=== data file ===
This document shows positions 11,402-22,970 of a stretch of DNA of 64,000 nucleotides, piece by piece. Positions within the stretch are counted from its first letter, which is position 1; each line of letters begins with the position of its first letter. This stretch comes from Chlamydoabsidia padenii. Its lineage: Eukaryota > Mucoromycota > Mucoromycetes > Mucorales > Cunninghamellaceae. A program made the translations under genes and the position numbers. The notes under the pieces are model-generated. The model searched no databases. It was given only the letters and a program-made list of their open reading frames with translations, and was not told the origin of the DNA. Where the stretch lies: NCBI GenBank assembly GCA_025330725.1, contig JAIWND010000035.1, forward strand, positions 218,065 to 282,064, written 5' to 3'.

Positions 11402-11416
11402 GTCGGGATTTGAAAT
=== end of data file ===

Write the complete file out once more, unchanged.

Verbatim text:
This document shows positions 11,402-22,970 of a stretch of DNA of 64,000 nucleotides, piece by piece. Positions within the stretch are counted from its first letter, which is position 1; each line of letters begins with the position of its first letter. This stretch comes from Chlamydoabsidia padenii. Its lineage: Eukaryota > Mucoromycota > Mucoromycetes > Mucorales > Cunninghamellaceae. A program made the translations under genes and the position numbers. The notes under the pieces are model-generated. The model searched no databases. It was given only the letters and a program-made list of their open reading frames with translations, and was not told the origin of the DNA. Where the stretch lies: NCBI GenBank assembly GCA_025330725.1, contig JAIWND010000035.1, forward strand, positions 218,065 to 282,064, written 5' to 3'.

Positions 11402-11416
11402 GTCGGGATTTGAAAT